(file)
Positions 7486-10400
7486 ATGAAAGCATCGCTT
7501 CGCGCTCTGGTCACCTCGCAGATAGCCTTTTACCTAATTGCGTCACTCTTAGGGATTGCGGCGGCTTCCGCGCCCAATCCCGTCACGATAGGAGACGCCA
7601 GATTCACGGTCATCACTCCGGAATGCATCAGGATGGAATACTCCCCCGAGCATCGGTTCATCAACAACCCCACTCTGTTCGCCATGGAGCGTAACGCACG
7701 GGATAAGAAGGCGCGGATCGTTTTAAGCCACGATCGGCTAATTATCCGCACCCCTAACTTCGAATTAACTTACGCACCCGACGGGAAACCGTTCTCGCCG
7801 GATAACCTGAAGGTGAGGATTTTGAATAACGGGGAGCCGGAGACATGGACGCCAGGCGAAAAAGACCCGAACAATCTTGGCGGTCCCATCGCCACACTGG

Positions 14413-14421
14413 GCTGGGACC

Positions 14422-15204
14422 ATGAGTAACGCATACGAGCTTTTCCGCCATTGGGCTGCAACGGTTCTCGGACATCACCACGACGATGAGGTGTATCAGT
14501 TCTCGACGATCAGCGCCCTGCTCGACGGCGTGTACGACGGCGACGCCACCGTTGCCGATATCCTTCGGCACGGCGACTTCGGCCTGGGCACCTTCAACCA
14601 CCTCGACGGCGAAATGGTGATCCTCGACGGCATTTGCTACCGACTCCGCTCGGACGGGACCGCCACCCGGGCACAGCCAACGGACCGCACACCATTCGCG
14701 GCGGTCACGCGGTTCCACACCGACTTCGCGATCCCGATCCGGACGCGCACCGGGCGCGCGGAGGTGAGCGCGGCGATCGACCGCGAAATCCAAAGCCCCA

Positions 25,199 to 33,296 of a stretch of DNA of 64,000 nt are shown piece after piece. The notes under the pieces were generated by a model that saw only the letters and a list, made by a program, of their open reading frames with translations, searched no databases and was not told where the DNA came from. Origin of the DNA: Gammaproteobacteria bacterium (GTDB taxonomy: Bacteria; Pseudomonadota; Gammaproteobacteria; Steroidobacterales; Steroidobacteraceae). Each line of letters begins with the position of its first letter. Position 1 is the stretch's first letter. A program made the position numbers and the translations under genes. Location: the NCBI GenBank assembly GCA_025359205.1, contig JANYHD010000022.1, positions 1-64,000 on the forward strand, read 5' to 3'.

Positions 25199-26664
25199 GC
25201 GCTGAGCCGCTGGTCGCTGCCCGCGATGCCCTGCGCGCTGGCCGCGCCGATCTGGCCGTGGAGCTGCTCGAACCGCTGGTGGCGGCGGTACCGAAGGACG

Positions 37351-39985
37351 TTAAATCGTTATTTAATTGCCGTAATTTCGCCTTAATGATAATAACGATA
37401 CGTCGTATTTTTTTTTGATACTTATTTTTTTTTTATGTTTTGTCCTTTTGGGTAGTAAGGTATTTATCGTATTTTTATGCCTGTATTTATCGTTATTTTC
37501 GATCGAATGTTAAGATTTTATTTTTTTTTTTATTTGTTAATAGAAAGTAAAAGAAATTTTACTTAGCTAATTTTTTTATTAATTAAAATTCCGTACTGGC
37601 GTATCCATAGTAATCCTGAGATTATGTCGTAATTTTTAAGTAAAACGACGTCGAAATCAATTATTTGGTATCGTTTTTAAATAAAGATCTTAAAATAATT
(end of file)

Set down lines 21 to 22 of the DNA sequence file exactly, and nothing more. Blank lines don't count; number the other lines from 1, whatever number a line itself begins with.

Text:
37501 GATCGAATGTTAAGATTTTATTTTTTTTTTTATTTGTTAATAGAAAGTAAAAGAAATTTTACTTAGCTAATTTTTTTATTAATTAAAATTCCGTACTGGC
37601 GTATCCATAGTAATCCTGAGATTATGTCGTAATTTTTAAGTAAAACGACGTCGAAATCAATTATTTGGTATCGTTTTTAAATAAAGATCTTAAAATAATT